Trade war could make our lead in natural gas evaporate

Trade war could make our lead in natural gas evaporate
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Natural gas and liquefied natural gas (LNG) have never been more paramount to the U.S. Not only do U.S. LNG exports create jobs and contribute to a lower trade deficit, they also reinforce U.S. global leadership and competitiveness.

As the trade war with China heats up and retaliatory strikes hit our energy exports, the U.S. risks losing market share. Saudi Arabia’s recent decision to buy U.S. LNG will not make up for potential losses from China choosing to shop elsewhere.  

One of President TrumpDonald TrumpSt. Louis lawyer who pointed gun at Black Lives Matter protesters considering Senate run Chauvin found guilty as nation exhales US says Iran negotiations are 'positive' MORE’s earliest mantras was U.S. energy dominance. In fact, the U.S. achieved record-breaking growth in 2018 and became a net gas exporter for the first time in 60 years. But risks to exports loom. 


China announced its plan to raise tariffs on U.S. LNG to 25 percent from 10 percent in response to Trump’s recent tariff hikes, and the negative impact was immediate.

U.S. LNG shipments to China plummeted when the original 10-percent tariff was imposed, and in the past six months, only four cargoes were delivered to China. Over the same period a year ago, that number was 35. 

As the world’s second-largest LNG importer after Japan, China holds significant power when it comes to LNG. Most of the proposed LNG export projects from U.S. energy firms are underpinned by long-term contracts with China.

Without Chinese participation and growing demand for U.S. product, all the proposed U.S. LNG export projects are at risk. 

China’s reluctance to import U.S. LNG also boosts the market potential for overseas competitors like Qatar and Australia, putting them ahead of the U.S. in development of LNG export projects. This undermines the long-term competitiveness of U.S. LNG projects. 

Importantly, the consequences of this trade war will reach beyond the U.S. energy industry and possibly even reshape the U.S.-led global order. The absence of U.S. LNG could incentivize China to push its Belt & Road Initiative (BRI) further in order to fill the gap that U.S. LNG left.


To that end, China has invested $27.1 billion so far in energy infrastructures, including LNG projects and pipelines in the Indo-Pacific and Eurasia regions.

The hope is that these recipient countries will become partners who will provide more stable and reliable energy resources with easier access, and China’s investments in markets outside the U.S. will increase further. 

What is even more concerning is that the BRI is motivated by geopolitical imperialism, not economic partnership. Part of China’s BRI model is to offer countries a debt-to-equity swap deal, increasing China’s ownership of critical energy infrastructures in the region and expanding influence. As a result, the momentum of the BRI will bolster China’s pursuit of global leadership.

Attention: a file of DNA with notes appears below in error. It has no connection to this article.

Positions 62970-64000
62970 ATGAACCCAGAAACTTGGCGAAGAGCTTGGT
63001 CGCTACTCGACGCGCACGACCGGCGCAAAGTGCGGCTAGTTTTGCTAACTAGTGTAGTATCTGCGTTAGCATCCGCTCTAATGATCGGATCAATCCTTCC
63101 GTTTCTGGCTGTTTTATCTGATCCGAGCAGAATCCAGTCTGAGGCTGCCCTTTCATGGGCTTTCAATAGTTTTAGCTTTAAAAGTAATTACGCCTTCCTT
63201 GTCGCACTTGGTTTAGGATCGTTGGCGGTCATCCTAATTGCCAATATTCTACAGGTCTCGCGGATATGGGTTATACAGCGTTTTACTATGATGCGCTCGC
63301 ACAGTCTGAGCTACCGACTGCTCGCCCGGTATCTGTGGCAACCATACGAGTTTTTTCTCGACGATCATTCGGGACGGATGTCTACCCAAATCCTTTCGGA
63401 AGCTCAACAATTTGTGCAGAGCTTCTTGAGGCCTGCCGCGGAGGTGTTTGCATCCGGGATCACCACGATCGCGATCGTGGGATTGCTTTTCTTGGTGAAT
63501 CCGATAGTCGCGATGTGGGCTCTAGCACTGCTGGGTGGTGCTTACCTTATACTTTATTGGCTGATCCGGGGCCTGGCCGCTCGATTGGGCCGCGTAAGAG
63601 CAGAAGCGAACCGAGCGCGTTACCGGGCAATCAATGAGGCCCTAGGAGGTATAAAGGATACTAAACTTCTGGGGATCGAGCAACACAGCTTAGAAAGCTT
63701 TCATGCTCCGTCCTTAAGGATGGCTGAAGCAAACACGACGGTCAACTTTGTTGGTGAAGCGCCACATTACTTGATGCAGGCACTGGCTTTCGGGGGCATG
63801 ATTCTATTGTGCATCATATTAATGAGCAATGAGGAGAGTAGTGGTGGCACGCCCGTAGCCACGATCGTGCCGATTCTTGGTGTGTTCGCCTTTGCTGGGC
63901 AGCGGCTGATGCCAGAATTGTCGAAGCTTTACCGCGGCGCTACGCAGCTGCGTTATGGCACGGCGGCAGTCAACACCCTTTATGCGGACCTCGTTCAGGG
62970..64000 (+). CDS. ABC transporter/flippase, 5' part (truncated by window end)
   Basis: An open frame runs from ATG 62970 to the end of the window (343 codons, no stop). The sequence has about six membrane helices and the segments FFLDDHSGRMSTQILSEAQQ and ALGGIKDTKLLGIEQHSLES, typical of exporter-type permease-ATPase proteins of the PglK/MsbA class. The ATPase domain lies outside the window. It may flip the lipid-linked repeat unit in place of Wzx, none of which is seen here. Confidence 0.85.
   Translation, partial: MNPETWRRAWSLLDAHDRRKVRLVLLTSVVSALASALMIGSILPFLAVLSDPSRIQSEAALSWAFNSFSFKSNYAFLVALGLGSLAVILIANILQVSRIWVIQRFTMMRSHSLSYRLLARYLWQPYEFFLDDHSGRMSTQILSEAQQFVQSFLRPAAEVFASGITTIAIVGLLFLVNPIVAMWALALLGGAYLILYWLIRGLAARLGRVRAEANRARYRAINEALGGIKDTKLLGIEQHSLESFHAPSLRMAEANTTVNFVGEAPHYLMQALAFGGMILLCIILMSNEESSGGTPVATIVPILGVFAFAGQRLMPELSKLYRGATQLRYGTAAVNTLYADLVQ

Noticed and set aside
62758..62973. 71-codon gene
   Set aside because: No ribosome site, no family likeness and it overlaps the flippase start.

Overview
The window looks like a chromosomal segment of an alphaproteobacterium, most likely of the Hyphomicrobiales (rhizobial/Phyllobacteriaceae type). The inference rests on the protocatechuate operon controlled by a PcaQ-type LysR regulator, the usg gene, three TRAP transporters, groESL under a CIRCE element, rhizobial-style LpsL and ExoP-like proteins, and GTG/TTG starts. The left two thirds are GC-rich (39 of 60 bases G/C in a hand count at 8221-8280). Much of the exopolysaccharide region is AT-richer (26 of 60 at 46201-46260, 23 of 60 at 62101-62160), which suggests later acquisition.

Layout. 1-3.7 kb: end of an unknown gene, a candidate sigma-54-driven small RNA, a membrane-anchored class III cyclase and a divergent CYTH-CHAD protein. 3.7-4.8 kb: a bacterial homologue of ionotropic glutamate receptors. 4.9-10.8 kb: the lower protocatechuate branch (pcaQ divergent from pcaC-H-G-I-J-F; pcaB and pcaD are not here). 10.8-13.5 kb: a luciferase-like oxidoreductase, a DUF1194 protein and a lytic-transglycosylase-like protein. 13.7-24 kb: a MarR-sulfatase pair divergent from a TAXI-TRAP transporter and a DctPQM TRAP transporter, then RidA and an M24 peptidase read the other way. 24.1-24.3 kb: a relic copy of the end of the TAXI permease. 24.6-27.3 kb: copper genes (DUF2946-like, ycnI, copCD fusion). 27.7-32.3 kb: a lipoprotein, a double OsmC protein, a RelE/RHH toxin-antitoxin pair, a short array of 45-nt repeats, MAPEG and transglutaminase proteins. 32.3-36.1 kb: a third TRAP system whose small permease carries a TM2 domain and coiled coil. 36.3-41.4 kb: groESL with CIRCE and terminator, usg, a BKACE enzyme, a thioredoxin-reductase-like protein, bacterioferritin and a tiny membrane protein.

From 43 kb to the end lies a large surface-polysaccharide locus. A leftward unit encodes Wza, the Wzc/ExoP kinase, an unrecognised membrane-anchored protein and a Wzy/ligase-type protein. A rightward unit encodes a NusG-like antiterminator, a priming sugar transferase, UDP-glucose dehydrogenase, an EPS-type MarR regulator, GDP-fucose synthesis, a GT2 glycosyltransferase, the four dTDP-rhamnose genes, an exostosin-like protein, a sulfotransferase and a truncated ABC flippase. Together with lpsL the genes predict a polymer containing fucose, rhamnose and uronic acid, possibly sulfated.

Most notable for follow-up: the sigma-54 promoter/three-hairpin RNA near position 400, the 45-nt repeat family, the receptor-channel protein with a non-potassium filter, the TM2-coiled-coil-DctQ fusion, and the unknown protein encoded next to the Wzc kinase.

The rising trade tensions could also further strengthen Sino-Russia alliances. To replace U.S. LNG, China will increasingly depend on Russia’s gas pipelines. Notably, the Power of Siberia pipeline, expected to come online in 2019, can capture almost 15 percent of China’s natural gas import demands.

China has also actively invested in Russia’s LNG projects, such as Yamal LNG and Arctic LNG 2. With this robust energy cooperation, the two will be able to enhance mutual interest to counter the U.S. 

As the trade war forces U.S. LNG to find destinations other than China, Russia is turning its attention to energy-hungry countries in the Asia Pacific — specifically Japan and South Korea, both close U.S. allies.

With the gradual retreat of the U.S. from the region, U.S. allies are increasing ties with Russia for energy. South Korea is already in talks with Russia about the potential gas pipeline via North Korea, while Japan is looking to boost its LNG imports from Russia.

Russia has already been increasing its presence in the region. With Russia’s stable support, along with its BRI partners, China can more confidently step up as a superpower that rivals the U.S., which could signal the end of U.S. hegemony. 

The global trade war is at an impasse and like a prisoner’s dilemma, it is difficult to know which side is going to give in to get more, or if the economic damage will deepen due to lack of cooperation.

Nevertheless, U.S. LNG is still attractive to Chinese buyers, and China wants to continue to benefit from affordable U.S. LNG that can be shipped with no destination restriction. The U.S. has recently realized an energy renaissance in oil and gas few could have imagined just 10 year ago.

To slow progress and stifle growth because of a tariff war is a bad deal for the U.S.

Carolyn Kissane serves as the academic director of the graduate program in global affairs at the Center for Global Affairs at New York University and is a clinical professor teaching graduate level courses examining the geopolitics of energy, comparative energy politics, energy, environment and resource security.

Christine Woori Ahn, an LNG consultant, contributed to this piece.